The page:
IP address spoofing

IP Spoofing in computer networks to send IP packets with a forged source IP address.

The header of each IP packet contains the source address. This should be the address from which the packet was sent. By the attacker spoofs the header data so that they contain a different address, he can make the package look as if the packet was sent from another computer. This can be used by intruders to trick security measures such as the IP - address-based authentication on the network.

The method may be particularly used when a bidirectional communication is required, for example because the answers to the attacker are predictable or not necessary. Disguising computer communication is for TCP connections in this way, however, not possible because the response packets are sent to the "real" computer of the fake IP address. In non- switched networks, an attacker can also see the reply packets, however, so that his computer may occur to some extent in place of the fake IP address ( see sniffing ). The attacker needs access to the same physical network segment or there standalone device under his control in this case.

This type of attack is most effective when there are trust relationships in a network between the machines. In some corporate networks, it is quite common that internal systems trust each other, so that a user can log in without a user name and password when accessing from another internal machine on the network and is therefore already logged in on another computer. By now, a connection is forged from a trusted machine, an attacker could attack the target computer without having to authenticate.

Without problems to IP spoofing attacks can be in accordance with the scheme of distributed denial of service, such as use with SYN flood or DNS Amplification Attack. As a source address the attacked target is thereby specified, which then - is flooded answers - not requested by him and thus meaningless.


Packet filters are a possible countermeasure against IP spoofing. The gateway to a network should carry out a detailed filtering: From the outside, incoming packets that have source addresses of internal hosts are discarded. This prevents an external attacker can forge the address of an internal engine. Ideally, outgoing packets should be filtered, in which case packets are discarded, the source address is not within the network; this prevents IP addresses can be spoofed by external machines, and is, a long- standing demand of security professionals towards ISPs: If every ISP would filter consistently outgoing packets that do not originate from its own network according to their source address would be mass exemplary IP spoofing (often in conjunction with denial of service attacks), a much smaller problem than it is on the internet today.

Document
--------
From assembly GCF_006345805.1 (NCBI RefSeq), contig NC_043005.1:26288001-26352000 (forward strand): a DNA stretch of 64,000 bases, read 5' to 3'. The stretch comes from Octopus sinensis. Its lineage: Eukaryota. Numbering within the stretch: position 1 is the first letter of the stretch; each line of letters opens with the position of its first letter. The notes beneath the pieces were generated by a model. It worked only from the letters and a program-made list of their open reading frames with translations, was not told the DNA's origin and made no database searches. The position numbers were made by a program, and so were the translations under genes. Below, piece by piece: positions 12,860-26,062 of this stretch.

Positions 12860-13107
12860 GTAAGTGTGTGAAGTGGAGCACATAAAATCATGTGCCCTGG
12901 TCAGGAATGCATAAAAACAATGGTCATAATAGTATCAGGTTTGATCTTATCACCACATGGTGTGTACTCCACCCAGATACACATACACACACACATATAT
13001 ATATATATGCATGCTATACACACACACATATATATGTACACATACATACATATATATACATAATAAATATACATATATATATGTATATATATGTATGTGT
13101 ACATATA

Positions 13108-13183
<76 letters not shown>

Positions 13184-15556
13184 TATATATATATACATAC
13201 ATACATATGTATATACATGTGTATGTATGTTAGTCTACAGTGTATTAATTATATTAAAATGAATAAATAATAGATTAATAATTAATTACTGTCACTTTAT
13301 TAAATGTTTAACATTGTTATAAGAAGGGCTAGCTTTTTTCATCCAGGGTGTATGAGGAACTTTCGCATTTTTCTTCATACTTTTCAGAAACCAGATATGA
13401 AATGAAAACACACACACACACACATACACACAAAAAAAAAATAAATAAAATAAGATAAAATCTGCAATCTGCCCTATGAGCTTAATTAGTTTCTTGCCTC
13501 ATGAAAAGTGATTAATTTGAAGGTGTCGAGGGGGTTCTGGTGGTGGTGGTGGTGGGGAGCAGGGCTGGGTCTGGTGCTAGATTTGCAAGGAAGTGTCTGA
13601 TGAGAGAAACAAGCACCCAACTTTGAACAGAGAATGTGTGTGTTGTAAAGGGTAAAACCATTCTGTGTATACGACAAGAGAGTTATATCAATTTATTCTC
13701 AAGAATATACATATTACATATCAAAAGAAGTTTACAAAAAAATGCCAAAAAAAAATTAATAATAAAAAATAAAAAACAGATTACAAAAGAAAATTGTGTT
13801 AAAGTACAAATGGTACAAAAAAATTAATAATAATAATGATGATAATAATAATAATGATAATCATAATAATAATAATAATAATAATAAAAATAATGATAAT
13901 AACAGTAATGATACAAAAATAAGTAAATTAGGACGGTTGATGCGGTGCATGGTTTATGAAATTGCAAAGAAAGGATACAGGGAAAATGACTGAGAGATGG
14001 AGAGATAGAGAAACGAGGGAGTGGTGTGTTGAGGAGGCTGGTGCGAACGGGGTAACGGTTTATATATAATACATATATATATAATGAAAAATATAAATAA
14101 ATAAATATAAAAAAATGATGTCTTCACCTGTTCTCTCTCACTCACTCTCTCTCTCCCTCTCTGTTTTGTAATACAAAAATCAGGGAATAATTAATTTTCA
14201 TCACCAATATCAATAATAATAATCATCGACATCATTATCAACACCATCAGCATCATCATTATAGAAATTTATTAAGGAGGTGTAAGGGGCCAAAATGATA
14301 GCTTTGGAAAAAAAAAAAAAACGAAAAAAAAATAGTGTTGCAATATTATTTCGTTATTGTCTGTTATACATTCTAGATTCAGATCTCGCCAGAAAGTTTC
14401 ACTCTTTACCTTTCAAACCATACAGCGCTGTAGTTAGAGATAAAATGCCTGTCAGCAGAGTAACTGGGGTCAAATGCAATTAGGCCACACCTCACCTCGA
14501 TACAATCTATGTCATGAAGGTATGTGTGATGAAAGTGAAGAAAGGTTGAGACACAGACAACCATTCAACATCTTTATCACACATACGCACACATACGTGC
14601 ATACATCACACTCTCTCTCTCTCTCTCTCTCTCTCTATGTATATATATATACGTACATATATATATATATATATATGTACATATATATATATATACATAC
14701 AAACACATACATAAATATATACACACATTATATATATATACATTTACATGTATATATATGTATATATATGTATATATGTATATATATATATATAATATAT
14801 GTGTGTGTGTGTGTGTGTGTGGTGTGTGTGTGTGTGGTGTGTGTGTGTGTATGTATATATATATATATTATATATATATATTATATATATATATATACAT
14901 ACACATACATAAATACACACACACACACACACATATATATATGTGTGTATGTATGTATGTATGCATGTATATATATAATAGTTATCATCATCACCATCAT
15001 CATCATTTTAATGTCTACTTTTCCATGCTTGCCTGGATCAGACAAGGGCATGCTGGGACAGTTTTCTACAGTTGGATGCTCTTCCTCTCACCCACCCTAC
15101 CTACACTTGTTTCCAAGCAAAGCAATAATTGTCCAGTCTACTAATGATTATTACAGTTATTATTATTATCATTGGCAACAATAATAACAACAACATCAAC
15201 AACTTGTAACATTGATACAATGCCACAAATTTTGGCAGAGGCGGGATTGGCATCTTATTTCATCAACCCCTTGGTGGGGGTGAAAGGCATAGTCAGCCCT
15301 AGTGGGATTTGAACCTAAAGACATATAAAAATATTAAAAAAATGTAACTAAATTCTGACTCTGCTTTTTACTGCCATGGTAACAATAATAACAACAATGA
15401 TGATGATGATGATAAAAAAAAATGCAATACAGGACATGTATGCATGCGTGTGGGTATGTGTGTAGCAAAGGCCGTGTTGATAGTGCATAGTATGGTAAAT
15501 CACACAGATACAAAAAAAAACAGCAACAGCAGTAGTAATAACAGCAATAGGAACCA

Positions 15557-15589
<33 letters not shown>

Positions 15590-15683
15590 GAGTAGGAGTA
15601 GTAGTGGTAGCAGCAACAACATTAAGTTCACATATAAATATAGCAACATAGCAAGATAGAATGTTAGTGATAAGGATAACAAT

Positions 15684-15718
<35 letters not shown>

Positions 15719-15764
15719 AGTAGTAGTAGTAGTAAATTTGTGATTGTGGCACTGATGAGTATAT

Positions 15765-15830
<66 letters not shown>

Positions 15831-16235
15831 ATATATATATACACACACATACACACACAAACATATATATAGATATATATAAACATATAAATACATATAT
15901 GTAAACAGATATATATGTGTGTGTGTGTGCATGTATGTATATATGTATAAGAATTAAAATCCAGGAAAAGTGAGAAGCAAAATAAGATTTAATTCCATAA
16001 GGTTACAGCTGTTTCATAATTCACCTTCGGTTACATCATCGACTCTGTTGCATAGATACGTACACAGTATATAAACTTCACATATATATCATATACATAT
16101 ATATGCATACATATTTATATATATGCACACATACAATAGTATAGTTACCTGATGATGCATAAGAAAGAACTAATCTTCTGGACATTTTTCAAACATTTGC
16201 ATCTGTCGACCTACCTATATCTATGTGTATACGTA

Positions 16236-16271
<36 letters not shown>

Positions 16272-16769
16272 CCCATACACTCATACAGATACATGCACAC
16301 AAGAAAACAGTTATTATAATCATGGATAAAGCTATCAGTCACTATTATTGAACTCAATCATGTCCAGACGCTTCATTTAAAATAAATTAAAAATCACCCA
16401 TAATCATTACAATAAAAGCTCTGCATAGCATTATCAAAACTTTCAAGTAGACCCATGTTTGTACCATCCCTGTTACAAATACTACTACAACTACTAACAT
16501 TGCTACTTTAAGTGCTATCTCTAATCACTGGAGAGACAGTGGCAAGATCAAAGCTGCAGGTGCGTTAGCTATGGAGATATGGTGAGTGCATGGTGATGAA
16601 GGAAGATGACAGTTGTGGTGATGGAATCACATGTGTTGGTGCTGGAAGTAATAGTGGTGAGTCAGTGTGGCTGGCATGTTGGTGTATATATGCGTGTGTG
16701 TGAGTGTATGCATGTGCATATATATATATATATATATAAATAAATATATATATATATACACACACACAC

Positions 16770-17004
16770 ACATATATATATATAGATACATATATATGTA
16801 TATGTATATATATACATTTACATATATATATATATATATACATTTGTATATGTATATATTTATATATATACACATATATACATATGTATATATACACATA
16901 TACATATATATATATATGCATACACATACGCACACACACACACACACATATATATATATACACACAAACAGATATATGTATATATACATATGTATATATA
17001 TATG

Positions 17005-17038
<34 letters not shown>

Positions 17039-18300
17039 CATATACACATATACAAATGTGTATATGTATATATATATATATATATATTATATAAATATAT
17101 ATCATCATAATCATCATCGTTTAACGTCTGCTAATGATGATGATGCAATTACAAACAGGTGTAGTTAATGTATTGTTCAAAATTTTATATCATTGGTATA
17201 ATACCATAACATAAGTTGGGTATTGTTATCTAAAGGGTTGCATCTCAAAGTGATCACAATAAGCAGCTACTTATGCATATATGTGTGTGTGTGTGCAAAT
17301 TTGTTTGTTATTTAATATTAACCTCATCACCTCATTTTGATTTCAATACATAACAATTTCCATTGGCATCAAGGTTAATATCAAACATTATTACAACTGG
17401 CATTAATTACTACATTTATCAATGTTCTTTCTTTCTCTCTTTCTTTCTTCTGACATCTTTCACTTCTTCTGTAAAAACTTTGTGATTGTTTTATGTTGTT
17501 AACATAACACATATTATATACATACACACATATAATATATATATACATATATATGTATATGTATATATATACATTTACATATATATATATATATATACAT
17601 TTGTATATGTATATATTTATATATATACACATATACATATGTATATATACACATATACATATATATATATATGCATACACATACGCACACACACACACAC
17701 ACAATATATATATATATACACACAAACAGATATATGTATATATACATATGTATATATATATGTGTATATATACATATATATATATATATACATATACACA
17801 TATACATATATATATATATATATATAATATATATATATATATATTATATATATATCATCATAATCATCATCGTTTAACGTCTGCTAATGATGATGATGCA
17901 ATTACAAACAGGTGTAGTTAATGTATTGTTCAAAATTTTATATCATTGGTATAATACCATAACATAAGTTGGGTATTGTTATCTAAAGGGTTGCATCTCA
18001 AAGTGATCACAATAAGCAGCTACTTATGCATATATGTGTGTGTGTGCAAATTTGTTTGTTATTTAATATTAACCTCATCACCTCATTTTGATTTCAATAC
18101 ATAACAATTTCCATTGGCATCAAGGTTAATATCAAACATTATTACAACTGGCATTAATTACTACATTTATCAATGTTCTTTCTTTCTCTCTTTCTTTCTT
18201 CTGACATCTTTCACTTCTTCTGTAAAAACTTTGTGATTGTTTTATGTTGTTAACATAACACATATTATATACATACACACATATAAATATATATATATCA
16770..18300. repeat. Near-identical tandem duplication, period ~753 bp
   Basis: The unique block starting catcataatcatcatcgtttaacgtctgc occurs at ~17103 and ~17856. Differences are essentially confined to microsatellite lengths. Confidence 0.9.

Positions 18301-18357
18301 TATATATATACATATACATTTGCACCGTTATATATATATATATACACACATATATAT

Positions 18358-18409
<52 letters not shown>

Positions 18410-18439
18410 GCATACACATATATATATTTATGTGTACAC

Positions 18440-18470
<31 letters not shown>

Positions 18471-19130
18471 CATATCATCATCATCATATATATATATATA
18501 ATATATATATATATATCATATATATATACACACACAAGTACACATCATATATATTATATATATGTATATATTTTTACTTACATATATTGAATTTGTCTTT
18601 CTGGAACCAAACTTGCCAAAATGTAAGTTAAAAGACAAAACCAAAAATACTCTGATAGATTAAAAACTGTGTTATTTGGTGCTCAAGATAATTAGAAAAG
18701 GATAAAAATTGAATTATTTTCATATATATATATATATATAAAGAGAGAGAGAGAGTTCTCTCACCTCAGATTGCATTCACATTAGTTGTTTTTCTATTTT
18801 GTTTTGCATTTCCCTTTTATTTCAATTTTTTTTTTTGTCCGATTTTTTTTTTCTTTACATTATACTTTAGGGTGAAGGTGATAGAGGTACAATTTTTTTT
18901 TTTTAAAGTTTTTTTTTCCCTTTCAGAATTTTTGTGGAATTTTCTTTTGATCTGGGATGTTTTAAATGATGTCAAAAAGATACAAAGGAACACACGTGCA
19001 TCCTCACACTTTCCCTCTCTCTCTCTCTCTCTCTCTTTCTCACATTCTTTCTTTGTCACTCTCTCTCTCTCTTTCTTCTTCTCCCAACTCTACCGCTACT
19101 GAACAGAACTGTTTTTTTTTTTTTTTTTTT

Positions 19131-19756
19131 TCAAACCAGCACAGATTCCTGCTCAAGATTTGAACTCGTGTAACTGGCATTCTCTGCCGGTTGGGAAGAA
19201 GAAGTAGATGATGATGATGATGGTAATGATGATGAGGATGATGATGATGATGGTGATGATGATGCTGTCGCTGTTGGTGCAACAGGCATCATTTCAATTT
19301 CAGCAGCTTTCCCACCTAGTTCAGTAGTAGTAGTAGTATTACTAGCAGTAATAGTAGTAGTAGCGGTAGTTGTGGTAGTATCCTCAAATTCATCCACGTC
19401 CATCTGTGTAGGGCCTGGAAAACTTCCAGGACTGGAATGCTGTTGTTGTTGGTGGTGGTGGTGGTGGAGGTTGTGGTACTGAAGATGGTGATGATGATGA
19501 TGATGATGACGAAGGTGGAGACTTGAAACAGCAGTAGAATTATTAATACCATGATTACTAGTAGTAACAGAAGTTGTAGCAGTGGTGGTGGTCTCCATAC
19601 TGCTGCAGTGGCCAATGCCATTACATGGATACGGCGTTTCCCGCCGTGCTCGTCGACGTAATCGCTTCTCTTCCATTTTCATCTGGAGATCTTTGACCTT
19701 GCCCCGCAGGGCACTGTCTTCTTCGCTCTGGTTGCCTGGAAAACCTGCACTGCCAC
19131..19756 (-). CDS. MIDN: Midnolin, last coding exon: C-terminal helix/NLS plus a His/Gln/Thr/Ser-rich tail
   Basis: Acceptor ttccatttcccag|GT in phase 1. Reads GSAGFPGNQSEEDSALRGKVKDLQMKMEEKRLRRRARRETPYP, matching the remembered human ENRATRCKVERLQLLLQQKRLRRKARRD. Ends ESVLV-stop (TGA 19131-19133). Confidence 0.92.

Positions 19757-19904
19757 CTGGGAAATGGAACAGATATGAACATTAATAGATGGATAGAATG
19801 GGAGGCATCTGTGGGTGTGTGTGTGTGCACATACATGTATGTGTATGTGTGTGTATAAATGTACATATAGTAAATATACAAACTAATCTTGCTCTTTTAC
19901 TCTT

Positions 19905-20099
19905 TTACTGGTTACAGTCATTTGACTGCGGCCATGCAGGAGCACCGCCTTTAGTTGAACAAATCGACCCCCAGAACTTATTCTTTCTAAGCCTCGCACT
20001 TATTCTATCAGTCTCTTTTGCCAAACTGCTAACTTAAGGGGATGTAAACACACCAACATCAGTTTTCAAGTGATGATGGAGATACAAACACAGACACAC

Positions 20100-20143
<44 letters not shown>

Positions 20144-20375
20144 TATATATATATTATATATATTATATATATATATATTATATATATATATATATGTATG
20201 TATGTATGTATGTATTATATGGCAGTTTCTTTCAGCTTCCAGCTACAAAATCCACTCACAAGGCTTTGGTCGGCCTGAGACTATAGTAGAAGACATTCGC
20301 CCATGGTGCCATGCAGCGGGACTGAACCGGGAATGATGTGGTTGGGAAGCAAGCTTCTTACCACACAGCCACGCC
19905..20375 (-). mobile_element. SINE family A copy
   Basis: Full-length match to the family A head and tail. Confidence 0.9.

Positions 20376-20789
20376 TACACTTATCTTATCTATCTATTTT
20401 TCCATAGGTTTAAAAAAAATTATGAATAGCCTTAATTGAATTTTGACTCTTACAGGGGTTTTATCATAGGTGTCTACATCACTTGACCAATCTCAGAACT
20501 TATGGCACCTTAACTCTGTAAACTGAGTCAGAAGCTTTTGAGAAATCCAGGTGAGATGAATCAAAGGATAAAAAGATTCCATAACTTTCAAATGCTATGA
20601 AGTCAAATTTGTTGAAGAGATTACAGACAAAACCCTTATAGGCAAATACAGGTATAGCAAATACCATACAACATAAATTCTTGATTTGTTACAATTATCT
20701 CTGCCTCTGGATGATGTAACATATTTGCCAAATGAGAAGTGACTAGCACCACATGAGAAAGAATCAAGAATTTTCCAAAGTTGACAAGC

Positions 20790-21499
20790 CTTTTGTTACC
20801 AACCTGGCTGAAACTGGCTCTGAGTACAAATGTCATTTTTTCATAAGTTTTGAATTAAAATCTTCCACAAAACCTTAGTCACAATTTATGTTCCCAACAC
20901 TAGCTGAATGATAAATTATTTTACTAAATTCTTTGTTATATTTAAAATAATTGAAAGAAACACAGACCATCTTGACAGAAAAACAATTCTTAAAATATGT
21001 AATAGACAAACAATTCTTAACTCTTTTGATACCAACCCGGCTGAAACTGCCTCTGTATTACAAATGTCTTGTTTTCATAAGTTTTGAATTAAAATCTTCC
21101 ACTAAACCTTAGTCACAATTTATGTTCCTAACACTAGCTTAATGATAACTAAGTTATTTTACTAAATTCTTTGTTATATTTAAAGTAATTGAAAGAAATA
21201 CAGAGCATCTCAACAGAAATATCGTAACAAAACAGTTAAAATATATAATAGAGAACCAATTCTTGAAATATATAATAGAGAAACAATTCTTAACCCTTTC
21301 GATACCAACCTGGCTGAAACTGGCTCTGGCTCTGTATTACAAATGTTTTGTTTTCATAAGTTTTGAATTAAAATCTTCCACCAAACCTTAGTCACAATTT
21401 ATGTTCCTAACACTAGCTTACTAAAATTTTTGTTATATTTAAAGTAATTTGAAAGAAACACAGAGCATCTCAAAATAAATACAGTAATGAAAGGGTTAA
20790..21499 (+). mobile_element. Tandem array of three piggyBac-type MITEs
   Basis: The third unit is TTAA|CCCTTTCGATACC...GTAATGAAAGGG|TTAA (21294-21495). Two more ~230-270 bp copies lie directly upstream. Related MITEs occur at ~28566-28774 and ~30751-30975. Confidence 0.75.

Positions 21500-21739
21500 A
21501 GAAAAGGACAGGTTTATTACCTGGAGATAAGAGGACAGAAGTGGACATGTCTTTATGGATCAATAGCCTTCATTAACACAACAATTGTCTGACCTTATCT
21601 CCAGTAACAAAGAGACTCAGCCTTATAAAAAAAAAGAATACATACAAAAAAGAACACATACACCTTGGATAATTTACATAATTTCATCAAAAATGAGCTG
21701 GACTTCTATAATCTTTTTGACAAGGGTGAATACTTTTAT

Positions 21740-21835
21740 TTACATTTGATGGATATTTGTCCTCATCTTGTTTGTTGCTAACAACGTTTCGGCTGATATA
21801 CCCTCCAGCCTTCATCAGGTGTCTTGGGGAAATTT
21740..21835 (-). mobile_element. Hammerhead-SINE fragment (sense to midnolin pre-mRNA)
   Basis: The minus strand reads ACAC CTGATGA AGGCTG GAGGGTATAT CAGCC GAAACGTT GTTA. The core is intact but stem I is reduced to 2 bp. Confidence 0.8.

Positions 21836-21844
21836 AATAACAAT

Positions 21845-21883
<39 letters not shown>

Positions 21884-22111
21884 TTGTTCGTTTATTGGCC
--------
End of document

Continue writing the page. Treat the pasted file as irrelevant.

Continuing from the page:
Some protocols on higher layers provide their own measures against IP spoofing ready. Transmission Control Protocol (TCP ) is used, for example, sequence numbers to ensure that incoming packets are actually part of an established connection. The poor implementation of TCP sequence numbers in many older operating systems and network devices, however, means that it may be possible for the attacker to guess the sequence numbers and thus to overcome the mechanism. Alternatively, he might try a man-in -the -middle attack.

That may be a worm but also within a single UDP packet spreading, proved 2003 SQL Slammer year. This used then no IP spoofing, but so would probably be better come through firewalls with anti-spoofing functionality.

If a firewall such as a rule that the MS SQL service (UDP port 1433 ) from an IP address allowed to AAAA BBBB, the worm on the computer CCCC would have its own return address fake only on the AAAA network to pass through. Since only a single packet is necessary and the User Datagram Protocol ( UDP) has no state with a stateful firewall would provide no protection.

Security implications

IP spoofing can be taken for only limited use for breaking into other systems because all the response packets of the attacked computer are sent to the spoofed address. Conversely, this behavior can however also use it as a "weapon " when spoofed packets with SYN flooding is operated; this one sends forged packets to certain computers, and the reply packets arrive at the specified as the source address victim whose connection is thus possibly paralyzed. The identity of the actual attacker is not easy to establish, since the source of the response packets is of course the previously took by surprise unsuspecting computer.

IP spoofing in the load distribution

BENEFICIAL allows IP spoofing apply in some load testing, where a small number of load generators simulate a larger number request Direction computer. The load during a load test is usually from a few so-called load generators and therefore of a few IP addresses. Run the load test against a system that is used in the IP-based load balancing, this can lead to an unrealistic distribution of the load on the server behind the load balancer. With IP spoofing, this problem can be circumvented.